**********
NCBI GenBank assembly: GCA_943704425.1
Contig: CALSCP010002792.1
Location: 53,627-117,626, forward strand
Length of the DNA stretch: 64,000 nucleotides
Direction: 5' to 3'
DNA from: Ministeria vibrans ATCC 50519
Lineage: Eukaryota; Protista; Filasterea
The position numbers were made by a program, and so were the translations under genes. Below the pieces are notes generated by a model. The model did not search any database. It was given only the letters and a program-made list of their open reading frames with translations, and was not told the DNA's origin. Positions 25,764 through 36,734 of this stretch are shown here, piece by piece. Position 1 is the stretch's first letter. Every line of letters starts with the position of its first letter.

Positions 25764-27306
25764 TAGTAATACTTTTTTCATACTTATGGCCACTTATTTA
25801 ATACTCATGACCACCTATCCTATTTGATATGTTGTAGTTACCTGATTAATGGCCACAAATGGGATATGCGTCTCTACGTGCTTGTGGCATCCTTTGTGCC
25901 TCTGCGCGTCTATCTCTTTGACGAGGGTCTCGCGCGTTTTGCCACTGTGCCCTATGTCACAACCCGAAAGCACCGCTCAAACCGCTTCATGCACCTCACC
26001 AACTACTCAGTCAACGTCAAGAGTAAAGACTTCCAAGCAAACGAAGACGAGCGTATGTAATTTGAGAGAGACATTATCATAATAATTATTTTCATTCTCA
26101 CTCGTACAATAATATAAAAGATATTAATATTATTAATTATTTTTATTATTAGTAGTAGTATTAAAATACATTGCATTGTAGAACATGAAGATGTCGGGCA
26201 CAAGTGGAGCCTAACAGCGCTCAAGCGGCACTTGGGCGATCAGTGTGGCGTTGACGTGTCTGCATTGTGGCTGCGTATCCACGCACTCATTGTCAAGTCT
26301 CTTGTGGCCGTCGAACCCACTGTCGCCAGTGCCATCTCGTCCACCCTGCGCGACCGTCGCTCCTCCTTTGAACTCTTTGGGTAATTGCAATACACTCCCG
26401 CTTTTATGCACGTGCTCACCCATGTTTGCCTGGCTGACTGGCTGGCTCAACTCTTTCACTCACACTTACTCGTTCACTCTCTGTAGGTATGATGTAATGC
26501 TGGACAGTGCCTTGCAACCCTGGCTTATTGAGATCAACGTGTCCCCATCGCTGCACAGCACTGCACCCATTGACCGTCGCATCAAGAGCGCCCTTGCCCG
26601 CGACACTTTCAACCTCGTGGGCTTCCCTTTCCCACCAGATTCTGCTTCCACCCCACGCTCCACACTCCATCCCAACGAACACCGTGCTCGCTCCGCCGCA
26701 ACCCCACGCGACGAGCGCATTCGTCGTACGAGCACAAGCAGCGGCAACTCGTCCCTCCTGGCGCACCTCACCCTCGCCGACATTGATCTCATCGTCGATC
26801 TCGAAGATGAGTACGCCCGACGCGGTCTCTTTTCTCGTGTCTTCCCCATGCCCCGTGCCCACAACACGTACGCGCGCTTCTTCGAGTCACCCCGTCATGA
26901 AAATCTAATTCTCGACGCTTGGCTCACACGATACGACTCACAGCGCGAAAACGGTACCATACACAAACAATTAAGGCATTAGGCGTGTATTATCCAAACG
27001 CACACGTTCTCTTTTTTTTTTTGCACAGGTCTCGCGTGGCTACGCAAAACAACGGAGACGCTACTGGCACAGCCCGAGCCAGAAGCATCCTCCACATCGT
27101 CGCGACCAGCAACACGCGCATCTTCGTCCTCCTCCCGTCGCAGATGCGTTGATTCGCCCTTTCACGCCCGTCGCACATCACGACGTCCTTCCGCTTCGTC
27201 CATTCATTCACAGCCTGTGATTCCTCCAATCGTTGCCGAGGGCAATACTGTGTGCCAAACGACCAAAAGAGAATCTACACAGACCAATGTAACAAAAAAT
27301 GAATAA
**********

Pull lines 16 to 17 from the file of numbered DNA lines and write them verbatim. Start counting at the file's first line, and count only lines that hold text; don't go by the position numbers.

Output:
26301 CTTGTGGCCGTCGAACCCACTGTCGCCAGTGCCATCTCGTCCACCCTGCGCGACCGTCGCTCCTCCTTTGAACTCTTTGGGTAATTGCAATACACTCCCG
26401 CTTTTATGCACGTGCTCACCCATGTTTGCCTGGCTGACTGGCTGGCTCAACTCTTTCACTCACACTTACTCGTTCACTCTCTGTAGGTATGATGTAATGC